The Market for Expensive Cheese Graters

24

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  • Mark SimonsonMark Simonson Posts: 1,153
    edited June 9
    The perception that Mac is doomed goes back decades. In fact, the Mac's marketshare is up over 50% since 2013 while the PC's, which obviously still dominates, has been going down (link). In 2003, the Mac's marketshare was just over 2% in the U.S. It's currently about 12.3%. (Of course, the story may be different where you live. I'm not sure if the page I linked to is worldwide or just U.S.)
  • Bhikkhu PesalaBhikkhu Pesala Posts: 208
    It is all about the software; not the hardware. 

    In a documentary I recently watched on the near collapse of Apple, Bill Gates was winning the competition by a huge margin because business needed to run certain application. Gates saved Apple by releasing Word for the Mac, and purchasing a large, non-voting, stock-holding. His only reason for doing that was to avoid Microsoft being broken up. 

    It is still about the software. Serif realised this, and invested all of their efforts to release Mac/Windows Drawing and Photo-editing Applications, very soon to be followed by a DTP application — Affinity Publisher. 

    It does not matter how pretty the box is, if I cannot run the software that I use on it, I am not buying it. 
  • Vasil StanevVasil Stanev Posts: 428
    edited June 9
    I always appreciate facts over opinions, thank you for that. But I did not write something to the effect that the Mac world is doomed. It is, as the link suggests, a distant second after the Win world. Also, I did not look in detail, but the share of PCs could be getting small because of Android and the general trend towards mobile devices, not neccessarily Apple desktops and devices.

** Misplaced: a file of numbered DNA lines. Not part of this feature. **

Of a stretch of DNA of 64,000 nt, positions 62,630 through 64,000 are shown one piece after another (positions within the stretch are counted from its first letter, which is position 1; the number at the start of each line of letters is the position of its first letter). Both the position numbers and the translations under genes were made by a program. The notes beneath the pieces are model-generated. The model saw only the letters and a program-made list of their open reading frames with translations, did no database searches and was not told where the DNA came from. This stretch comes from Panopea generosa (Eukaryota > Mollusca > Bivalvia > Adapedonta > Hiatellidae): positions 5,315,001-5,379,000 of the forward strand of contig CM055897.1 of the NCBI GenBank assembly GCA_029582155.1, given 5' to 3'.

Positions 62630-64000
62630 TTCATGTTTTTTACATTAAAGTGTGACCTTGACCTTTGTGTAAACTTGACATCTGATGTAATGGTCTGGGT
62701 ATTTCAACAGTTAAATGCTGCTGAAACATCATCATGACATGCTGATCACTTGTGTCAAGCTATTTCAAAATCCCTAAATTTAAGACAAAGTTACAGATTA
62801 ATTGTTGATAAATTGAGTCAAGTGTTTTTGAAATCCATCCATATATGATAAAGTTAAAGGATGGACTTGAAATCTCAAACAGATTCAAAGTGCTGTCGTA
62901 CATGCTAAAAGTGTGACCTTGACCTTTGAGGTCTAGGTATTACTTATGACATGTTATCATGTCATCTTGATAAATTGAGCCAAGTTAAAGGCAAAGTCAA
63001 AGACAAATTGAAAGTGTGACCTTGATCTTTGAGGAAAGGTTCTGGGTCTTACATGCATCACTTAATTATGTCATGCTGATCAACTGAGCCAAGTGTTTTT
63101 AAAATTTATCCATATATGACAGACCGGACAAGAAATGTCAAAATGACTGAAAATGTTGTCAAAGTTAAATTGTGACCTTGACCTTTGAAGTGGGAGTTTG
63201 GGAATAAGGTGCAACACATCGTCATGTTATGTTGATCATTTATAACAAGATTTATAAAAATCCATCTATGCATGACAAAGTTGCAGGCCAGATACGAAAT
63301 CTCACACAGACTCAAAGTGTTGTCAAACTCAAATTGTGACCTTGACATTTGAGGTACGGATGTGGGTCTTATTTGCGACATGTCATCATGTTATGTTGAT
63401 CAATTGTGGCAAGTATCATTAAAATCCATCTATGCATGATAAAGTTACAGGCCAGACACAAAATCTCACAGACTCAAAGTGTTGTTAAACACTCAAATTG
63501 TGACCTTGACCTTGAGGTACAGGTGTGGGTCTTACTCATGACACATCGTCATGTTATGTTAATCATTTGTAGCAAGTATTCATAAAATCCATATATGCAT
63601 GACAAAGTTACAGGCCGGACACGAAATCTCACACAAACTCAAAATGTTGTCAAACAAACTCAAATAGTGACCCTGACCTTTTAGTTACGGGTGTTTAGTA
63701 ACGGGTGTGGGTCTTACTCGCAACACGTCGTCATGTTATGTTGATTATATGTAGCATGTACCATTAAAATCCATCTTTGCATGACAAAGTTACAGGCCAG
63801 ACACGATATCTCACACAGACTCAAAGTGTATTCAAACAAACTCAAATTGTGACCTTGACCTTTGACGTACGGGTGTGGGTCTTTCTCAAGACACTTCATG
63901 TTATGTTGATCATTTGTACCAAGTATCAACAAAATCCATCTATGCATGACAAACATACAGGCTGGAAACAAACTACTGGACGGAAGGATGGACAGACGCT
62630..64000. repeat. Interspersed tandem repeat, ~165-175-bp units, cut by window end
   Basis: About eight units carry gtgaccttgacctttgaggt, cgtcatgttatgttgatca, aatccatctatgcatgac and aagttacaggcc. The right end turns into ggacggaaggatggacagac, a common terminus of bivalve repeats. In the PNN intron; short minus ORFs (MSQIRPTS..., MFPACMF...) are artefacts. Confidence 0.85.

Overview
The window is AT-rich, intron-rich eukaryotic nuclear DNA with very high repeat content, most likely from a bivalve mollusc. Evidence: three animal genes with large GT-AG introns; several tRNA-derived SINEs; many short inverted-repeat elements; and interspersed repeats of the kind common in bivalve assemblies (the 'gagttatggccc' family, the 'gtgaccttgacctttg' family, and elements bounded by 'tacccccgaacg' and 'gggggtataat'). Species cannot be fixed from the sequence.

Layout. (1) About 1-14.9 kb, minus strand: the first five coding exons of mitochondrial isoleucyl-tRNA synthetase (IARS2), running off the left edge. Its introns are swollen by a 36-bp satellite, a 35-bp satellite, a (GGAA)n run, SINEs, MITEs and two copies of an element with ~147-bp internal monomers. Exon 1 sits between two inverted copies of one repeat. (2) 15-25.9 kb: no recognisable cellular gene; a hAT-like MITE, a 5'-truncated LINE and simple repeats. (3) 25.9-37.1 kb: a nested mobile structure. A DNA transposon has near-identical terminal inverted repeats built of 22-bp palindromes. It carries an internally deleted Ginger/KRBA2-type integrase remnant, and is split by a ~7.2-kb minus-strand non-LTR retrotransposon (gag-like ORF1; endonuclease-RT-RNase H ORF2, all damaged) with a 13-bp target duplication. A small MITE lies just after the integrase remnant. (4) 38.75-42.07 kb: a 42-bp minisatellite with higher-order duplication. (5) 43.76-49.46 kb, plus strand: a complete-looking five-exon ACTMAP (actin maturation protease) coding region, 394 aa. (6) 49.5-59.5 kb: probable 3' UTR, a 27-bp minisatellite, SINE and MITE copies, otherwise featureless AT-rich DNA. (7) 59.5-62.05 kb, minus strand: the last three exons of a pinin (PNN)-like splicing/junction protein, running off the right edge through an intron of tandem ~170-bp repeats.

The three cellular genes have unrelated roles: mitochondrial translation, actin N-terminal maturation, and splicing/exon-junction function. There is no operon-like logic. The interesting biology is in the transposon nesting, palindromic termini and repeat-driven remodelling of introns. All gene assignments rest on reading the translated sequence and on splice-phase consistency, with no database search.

I see Apple's behaviour in the past ten years as a similar to the recent MF sheneginans (going back to the board's theme) - a last minute, dirty, no punches pulled cashgrab before the inevitable crash. Hence the secrecy and, in Apple's case, heavy relience on context that isn't there. "Why is your computer better than a PC?" "-Well, do we really need to explain that again? It was obvious, so we never explained in the first place."

    In general, the tech world and the creative sphere are, IMPO, developed past the point of abundance. I really do not see much more room for developing new fonts, media content, software and so on. The main bases are covered and the rest gets atomized. 10 years ago YouTube taught us essential skills. Now content creators have no new ways to be original besides going into smaller and smaller detail. 15 ways to catch the blue pokemon on level 24 and the like. Which predicts the obvious about YT monetization.